Developers are very keen to get their hands on brownfield sites suitable for residential housing, and local authorities, by taking end use into account, can demand a higher standard of remediation from a developer than if they have to do it themselves.

Jonquil Maudlin, acting manager of pollution control at Bristol County Council, says: “Developers have to clean the land up to the same or often better standard than they would under Part IIA so we believe this way is a better use of resources.”

In fact, Bristol is dealing with 90-95% of its contaminated land in this way, as it will also save them worrying about liability and potential future court costs.

Developers work with local authorities and the Environment Agency all the way through the process so that there are no delays to development once remediation has been completed.

However, relying solely on the planning process could be risky. Developers aren’t interested in land where remediation costs are too high, so sites could end up being ignored if local authorities don’t have the resources to do the work themselves. Part IIA is supposed to correct that, but at the moment the planning process is a familiar system and it does not cost the authorities any money because the developers pay.

Alternative views

Not everyone is worried by the NSCA’s findings. Howard Price, principal policy officer at the Chartered Institute of Environmental Health, says that only 109 out of 354 local authorities returned the survey and that the figures on their own do not convey the complexity of the issue.

For instance, the survey does not take account of the remediation carried out through planning applications and there is also no data for the number of sites that have been inspected and found not to be contaminated.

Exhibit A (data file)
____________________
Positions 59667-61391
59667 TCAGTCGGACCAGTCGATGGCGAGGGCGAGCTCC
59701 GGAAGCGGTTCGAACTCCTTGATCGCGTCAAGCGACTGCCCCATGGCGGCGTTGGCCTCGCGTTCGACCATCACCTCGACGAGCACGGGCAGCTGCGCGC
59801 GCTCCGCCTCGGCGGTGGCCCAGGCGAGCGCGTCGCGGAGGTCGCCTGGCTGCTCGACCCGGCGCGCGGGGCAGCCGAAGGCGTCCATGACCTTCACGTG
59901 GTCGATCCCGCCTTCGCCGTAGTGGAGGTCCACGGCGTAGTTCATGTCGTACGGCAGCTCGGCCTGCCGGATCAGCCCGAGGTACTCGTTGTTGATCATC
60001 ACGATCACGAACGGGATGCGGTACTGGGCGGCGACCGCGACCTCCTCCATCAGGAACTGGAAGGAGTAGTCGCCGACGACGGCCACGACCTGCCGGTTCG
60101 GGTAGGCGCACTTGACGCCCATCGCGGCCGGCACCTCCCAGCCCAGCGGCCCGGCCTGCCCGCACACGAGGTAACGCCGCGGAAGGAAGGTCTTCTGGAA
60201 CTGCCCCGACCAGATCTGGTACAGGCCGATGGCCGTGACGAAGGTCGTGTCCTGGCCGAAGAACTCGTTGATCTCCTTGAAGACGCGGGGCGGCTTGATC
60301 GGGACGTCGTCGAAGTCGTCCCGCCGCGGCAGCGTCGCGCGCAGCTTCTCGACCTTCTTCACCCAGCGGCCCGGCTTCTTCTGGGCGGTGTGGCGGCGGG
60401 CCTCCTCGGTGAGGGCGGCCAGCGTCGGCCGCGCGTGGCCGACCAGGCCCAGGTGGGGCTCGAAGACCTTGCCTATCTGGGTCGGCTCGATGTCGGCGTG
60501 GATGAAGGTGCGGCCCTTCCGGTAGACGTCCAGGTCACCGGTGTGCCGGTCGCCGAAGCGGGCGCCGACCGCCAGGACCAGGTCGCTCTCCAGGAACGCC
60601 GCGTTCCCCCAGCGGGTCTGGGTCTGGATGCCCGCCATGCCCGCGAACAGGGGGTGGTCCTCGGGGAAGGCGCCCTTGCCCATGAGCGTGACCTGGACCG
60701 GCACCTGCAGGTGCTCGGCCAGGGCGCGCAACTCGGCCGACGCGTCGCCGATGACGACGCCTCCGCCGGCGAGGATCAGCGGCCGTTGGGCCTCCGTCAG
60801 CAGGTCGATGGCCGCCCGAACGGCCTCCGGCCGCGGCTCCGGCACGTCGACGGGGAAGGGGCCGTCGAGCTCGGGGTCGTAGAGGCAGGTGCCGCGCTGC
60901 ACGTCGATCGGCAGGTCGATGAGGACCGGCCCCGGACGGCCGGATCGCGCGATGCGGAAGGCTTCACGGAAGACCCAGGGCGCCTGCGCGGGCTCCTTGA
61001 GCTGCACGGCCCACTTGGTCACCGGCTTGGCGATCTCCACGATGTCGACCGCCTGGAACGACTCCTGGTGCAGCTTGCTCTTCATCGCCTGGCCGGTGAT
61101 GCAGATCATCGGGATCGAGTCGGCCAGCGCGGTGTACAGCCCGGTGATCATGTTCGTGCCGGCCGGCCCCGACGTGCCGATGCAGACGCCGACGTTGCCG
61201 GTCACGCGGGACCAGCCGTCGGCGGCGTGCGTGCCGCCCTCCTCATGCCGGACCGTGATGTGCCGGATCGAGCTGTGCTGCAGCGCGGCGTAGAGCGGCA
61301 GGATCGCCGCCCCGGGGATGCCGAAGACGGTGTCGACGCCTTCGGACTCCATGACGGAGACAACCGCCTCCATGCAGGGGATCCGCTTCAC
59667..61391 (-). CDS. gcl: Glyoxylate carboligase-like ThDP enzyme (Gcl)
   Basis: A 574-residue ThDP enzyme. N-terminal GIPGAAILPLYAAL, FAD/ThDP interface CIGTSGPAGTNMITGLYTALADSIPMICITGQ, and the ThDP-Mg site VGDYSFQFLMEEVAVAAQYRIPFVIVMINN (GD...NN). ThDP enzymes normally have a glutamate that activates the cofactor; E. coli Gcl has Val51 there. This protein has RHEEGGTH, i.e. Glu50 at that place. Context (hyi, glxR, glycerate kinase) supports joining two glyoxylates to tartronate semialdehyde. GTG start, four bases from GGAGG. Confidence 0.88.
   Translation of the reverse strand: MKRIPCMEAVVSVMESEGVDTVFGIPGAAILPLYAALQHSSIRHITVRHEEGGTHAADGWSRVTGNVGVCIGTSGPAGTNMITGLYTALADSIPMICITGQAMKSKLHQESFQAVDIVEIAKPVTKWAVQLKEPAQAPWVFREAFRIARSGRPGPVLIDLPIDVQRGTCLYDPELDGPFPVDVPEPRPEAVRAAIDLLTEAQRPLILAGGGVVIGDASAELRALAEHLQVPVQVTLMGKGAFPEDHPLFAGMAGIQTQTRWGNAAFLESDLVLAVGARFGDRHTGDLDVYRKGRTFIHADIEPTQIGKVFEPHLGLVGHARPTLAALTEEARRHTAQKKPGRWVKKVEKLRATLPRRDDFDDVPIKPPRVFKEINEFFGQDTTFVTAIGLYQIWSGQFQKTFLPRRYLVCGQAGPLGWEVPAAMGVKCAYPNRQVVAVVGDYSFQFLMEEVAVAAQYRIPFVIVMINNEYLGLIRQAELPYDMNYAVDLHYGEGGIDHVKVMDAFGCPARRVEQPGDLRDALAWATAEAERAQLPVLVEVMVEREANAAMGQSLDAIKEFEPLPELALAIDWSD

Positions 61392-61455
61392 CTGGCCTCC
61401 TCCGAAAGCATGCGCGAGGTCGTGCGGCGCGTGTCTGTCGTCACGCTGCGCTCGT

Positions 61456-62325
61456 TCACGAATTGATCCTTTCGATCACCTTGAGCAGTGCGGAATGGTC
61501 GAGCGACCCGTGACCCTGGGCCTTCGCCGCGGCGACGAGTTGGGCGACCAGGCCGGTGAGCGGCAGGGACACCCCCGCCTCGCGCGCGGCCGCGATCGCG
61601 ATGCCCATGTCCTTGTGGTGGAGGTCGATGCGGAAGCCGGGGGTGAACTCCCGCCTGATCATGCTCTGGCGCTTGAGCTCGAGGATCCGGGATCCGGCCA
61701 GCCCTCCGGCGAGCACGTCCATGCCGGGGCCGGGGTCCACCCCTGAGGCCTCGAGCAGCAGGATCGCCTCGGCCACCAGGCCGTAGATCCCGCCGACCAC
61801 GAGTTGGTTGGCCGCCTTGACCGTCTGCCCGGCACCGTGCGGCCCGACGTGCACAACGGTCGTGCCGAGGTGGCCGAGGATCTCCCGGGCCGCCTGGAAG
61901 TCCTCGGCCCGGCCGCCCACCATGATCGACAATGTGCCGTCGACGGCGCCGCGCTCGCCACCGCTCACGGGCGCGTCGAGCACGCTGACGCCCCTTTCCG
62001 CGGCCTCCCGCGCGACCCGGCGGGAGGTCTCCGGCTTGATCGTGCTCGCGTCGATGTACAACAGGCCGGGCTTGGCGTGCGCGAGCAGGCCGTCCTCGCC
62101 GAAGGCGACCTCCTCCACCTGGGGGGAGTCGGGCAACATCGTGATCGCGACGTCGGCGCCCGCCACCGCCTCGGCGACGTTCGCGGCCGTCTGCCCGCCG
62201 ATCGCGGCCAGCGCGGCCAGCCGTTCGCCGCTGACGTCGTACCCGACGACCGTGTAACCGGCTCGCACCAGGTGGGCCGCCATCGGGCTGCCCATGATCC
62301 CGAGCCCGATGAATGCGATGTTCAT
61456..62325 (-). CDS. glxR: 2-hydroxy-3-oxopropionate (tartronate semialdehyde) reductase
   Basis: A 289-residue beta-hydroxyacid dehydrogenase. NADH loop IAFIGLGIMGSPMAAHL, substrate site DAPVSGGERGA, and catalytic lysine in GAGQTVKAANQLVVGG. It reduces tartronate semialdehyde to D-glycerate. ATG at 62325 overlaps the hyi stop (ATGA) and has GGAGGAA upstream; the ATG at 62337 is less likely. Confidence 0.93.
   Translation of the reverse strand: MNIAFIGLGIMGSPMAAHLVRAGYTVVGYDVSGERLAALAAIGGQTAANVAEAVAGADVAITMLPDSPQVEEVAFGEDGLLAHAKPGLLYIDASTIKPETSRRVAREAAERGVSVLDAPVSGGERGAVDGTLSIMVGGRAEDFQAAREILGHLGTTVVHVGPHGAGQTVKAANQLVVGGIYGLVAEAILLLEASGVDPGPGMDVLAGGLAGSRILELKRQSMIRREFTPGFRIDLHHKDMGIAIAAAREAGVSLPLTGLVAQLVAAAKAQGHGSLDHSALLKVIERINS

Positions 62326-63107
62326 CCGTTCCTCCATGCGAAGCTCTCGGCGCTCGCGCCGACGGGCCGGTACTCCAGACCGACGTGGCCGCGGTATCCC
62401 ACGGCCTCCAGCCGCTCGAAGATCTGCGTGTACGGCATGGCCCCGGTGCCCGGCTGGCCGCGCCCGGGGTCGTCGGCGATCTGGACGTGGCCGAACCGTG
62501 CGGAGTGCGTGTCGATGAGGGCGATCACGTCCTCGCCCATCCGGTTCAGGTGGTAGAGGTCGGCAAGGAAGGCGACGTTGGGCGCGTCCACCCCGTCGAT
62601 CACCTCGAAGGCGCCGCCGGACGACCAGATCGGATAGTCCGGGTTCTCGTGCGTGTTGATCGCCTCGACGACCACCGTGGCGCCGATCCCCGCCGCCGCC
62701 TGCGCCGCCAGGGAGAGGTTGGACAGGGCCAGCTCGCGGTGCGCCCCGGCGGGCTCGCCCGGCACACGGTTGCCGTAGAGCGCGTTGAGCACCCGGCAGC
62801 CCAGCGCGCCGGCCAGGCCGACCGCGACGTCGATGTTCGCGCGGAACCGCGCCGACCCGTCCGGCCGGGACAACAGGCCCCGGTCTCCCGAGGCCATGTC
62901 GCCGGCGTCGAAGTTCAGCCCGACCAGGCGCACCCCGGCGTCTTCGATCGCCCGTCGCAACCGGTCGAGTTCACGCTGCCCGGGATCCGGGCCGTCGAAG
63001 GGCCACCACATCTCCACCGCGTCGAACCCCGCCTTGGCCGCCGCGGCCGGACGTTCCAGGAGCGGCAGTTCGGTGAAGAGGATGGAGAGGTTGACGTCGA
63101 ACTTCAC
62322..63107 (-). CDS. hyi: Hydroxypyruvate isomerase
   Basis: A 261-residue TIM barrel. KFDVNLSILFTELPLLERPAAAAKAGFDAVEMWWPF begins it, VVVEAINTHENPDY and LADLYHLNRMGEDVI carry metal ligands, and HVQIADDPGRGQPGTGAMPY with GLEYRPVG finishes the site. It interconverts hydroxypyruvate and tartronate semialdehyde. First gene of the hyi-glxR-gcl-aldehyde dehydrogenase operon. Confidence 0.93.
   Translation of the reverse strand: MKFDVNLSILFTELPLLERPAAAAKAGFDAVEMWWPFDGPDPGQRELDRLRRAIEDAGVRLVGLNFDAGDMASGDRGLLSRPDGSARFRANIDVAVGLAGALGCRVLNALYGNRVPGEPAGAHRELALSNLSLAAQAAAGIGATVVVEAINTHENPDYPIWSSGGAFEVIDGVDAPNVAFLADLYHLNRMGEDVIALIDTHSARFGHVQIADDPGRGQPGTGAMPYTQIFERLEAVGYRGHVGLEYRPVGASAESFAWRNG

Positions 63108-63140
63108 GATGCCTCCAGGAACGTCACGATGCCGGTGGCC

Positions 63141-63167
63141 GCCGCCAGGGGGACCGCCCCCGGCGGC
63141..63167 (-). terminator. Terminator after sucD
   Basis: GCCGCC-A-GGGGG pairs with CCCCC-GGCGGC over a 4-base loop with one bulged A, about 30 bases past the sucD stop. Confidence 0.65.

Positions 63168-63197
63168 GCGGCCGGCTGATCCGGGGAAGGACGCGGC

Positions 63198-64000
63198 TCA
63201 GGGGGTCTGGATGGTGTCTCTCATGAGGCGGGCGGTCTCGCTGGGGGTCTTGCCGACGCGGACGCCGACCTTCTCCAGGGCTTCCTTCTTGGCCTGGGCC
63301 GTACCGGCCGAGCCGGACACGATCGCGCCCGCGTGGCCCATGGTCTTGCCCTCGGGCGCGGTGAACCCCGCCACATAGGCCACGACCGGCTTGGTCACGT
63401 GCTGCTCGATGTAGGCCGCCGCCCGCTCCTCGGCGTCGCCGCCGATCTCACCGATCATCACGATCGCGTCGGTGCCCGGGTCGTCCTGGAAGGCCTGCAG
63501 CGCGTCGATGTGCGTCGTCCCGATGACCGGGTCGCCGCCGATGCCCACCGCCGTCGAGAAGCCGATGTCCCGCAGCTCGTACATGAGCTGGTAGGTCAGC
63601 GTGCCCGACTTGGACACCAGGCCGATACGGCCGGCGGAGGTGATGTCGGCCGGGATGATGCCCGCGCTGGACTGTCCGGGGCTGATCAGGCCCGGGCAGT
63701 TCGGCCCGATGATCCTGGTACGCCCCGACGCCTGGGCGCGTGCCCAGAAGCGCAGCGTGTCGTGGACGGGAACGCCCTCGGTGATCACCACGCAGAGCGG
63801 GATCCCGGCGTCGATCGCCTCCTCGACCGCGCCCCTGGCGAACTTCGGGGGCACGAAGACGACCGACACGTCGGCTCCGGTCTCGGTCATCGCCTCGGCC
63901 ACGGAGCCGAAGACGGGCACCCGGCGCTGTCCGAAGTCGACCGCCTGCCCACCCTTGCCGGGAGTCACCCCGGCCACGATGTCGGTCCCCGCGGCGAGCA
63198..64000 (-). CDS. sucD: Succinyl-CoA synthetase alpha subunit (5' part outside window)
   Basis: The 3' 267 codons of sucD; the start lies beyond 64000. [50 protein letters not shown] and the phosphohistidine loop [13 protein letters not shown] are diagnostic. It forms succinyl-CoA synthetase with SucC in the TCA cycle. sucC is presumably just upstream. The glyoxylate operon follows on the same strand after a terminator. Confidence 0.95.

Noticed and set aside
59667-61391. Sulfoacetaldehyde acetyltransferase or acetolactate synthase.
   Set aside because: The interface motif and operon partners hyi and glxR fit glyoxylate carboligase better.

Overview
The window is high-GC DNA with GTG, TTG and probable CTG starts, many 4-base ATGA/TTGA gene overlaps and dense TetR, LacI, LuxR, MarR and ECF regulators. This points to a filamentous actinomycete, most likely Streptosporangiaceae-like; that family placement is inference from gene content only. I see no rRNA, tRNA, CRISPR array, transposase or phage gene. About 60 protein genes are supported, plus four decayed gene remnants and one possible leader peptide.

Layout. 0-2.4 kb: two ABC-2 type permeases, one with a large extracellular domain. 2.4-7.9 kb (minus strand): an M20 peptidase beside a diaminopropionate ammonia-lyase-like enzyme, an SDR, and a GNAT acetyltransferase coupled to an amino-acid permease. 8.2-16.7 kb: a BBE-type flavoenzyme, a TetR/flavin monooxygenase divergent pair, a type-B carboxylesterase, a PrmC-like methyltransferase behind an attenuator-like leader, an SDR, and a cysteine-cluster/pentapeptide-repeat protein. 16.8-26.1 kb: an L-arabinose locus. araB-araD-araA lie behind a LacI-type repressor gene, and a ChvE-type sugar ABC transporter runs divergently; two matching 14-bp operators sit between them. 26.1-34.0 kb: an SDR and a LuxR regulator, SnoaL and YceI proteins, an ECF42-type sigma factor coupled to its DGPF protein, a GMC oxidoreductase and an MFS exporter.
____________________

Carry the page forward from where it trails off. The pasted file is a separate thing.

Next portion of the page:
“The deadline figures that have been bandied about are a very small part of the total, so overall I’m not too worried,” says Price. He thinks that one of the main reasons why many local authorities are behind schedule is that their deadlines are self-imposed and they may not have realised how much work was involved when they set them.

He is confident that inspections will go ahead as planned. “I have the impression that things are speeding up,” he says. “After all, it wasn’t until March 2002 that the main risk assessment protocol (the CLEA model) was published, and before then local authorities had nothing to work with.”

Assigning liability

While this may be true, some local authorities are extremely worried about assigning liability for remediation in the future. Solihull Metropolitan Borough Council is currently on time with its inspections, as it has not had many sites to deal with, but it is concerned that the legal proceedings will hold matters up. There is no case law at present and so there are not very many local authority or commercial solicitors who have the necessary skills.

Sean Lawson, principal environmental health officer at Solihull, says: “Every time you do something, you are breaking new ground. When cases start going to court I think there will be delays.”

Local authorities will also have to decide who is liable to pay for the remediation of contaminated land. Some landowners might have spread pollution unknowingly and will try to avoid paying the clean-up costs.

Rik Child, secretary to the land quality committee at the NSCA, says: “Local authorities don’t have the money to cover legal costs and many legal officers, busy with other duties; have put aside this work to worry about later.”

In the long term, the NSCA believes that the problems faced by local authorities will actually benefit developers. Child says: “I don’t think developers will start using greenfield land instead. What’s more likely is that local authorities will strike a deal with developers and as long as they can build something on the land like property, which sells at a premium, they’ll jump at the chance.”

If this occurs, the current pain of the local authorities will become the developers’ gain – and the inspection deadlines might even be met.